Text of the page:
Mars War Logs Review
Cyberpunk RPGs aren’t very common in gaming, so I’m always intrigued when I hear about a developer taking the genre for a spin. Mars: War Logs is the most recent post-apocalyptic RPG to surface, but the game’s developer, Spiders, decided to throw a future Mars colony into catastrophe instead of Earth civilizations. This gives War Logs some unique qualities compared to most other games of its ilk, and the change is refreshing. However, despite all of this, it’s held back by some unfortunate flaws.
An Awkward Beginning
70 years have passed since a major catastrophe hit Mars, destroying all communications to Earth. Much of the population has been destroyed, as well, with some of the survivors turning into odd mutants that call themselves “Dust.” Since water is so scarce, multiple corporations battle one another to take control of the water supply. It’s in the middle of one of these wars where War Logs begins.
The story, which can be slightly altered by dialogue choices and taking “Serum” from fallen enemies, is told primarily by a youth named Innocence, a soldier that finds himself in a POW camp after the opening cinematic. The lead protagonist, however, is Roy Temperance – a cunning POW that saves Innocence from being violated by a prisoner called Fatso.
This is definitely a shocking way for the game to begin, and I’m not entirely sure it was necessary. I suppose it does illustrate just how horrid conditions are in the compound, but the ham-fisted execution and Fatso’s poorly written dialogue make this scene ill-advised at best.
A Decent First Chapter
Despite the disjointed voice-acting and creepy prison rape attempt, the game begins well enough. The first couple of hours are spent trying to break out of prison. Roy, who’s as clever as they come, has devised the perfect plan to escape using his connections. While the plan appears to be fool-proof, there is much work to be done.
Exploring the compound is relatively engaging, and there are plenty of side-quests to pursue. I found myself becoming invested in the story and lore doing odd-jobs for guards and prisoners. It makes for a solid tutorial that shows the ropes of combat, crafting and the levelling system, which consists of skills and feats. It also explains how to give orders to Roy’s party members, but most of them die easily and are only good for a distraction.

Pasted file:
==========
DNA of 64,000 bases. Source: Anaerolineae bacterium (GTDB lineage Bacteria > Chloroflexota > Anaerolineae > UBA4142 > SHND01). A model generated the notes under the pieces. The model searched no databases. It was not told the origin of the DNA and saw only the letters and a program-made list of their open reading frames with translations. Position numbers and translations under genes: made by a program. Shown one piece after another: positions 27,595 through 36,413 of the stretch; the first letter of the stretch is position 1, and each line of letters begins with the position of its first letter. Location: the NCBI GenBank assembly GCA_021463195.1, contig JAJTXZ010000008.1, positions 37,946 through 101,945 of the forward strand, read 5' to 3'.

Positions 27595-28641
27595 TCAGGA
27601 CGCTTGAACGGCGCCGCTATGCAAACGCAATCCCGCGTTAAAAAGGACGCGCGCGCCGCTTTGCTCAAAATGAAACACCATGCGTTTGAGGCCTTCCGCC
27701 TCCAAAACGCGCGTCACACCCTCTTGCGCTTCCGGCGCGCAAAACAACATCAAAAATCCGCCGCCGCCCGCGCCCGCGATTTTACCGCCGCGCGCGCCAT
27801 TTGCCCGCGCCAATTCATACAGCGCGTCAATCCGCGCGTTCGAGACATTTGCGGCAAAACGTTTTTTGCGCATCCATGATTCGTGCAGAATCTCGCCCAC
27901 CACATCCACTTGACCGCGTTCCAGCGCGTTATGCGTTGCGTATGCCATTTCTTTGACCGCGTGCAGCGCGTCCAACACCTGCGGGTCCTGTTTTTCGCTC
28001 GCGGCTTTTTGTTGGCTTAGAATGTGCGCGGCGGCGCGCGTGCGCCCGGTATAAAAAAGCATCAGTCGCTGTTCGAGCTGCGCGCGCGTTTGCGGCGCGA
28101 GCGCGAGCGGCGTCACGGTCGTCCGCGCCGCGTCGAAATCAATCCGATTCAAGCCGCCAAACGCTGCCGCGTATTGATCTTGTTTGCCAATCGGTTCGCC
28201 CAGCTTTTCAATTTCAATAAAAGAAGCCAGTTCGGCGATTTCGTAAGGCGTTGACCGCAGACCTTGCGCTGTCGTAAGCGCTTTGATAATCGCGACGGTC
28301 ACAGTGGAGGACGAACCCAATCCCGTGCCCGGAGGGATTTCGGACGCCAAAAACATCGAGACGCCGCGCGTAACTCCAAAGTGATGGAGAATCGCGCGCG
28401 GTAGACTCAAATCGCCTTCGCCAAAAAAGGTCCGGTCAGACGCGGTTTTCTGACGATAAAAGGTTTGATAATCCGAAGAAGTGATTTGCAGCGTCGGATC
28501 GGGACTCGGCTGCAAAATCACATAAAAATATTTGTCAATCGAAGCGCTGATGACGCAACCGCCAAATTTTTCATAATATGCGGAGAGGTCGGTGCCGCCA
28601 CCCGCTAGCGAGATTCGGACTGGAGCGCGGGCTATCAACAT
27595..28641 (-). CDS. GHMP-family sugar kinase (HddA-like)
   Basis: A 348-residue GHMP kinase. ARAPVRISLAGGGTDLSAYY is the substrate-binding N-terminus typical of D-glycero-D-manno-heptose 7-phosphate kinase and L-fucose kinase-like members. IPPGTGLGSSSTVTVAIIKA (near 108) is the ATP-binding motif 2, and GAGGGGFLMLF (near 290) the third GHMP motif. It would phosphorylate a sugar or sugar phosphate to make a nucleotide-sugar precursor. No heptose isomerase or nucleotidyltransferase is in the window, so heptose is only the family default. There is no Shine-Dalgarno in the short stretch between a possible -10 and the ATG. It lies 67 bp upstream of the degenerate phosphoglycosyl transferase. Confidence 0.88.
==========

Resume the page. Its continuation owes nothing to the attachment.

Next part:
Consisting of melee attacks, counters, guard-breaks and dodging, the combat feels a lot like The Witcher, albeit with an easier learning curve. Granted, the action does have its hiccups due to some weak binding options that require all of the special abilities, including shooting Roy’s nail gun, to be bound to the 0-9 keys. In the early goings this isn’t a big problem, but acquiring the Technomancer powers in the second chapter can gum up the works. Indeed, it’s best to stick with one or two paths on the skill tree since it makes the controls more manageable. Once the combat clicks, though, it’s much smoother and not as frustrating.
A Turn For The Worse
While the combat and story worked nicely at the prison, once Roy and Innocence make their great escape the fighting grows tiresome and the narrative becomes muddled. There was some tension with the two escapees on the run, but just as things started building up the plot whimpered out and changed course. This did hurt the story, but I was still interested to see what happened next. Unfortunately, the combat began wearing thin at this point.
Learning new skills, armor and weapon upgrades can help make fights less taxing, but I didn’t enjoy the brawls as much after I realized that most of them involve attack, dodge-roll, attack, dodge-roll, and so on. Going in head first is always a bad idea, though, so I found that engaging the first enemy via a stealth attack and then luring the other enemies into an explosive trap was usually the best way to start things off. After this fun setup, though, most of the battles were just me running around in circles with a bunch of thugs in pursuit. When I saw an opening I’d toss a grenade, use a power, or give them a couple whacks with my weapon, but then it was off to the races again.
Things might have worked out better if there were fewer enemies, or if they didn’t have to be encountered in large groups. There is enough variety in the combat to keep things interesting, it’s just a bit unfortunate that so much rolling around is involved.
I’ll give the developers some credit here. They were honestly trying to craft a thrilling cyberpunk adventure, and they hit the right notes in some important areas. The premise is a good one, and the music, which has a bit of an Alien vibe to it, is a pleasure to listen to. Visually, the reddish-brown filter works not only with the setting, but gives War Logs a moody feel that meshes with the themes. Spiders also used their low-budget graphics engine efficiently. It certainly can’t match the current crop of AAA titles, but everything is rendered well and, other than a couple of glitchy moments, is easy on the eyes.
War Logs is very close to being a game that’s worthwhile, and a lot about it does work. The $20 price point certainly makes it more approachable, but the up-and-down storytelling, boring voice-acting and cluttered gameplay make it less appealing. It’s a good effort, though, and I’m more than interested in Spiders’ future projects.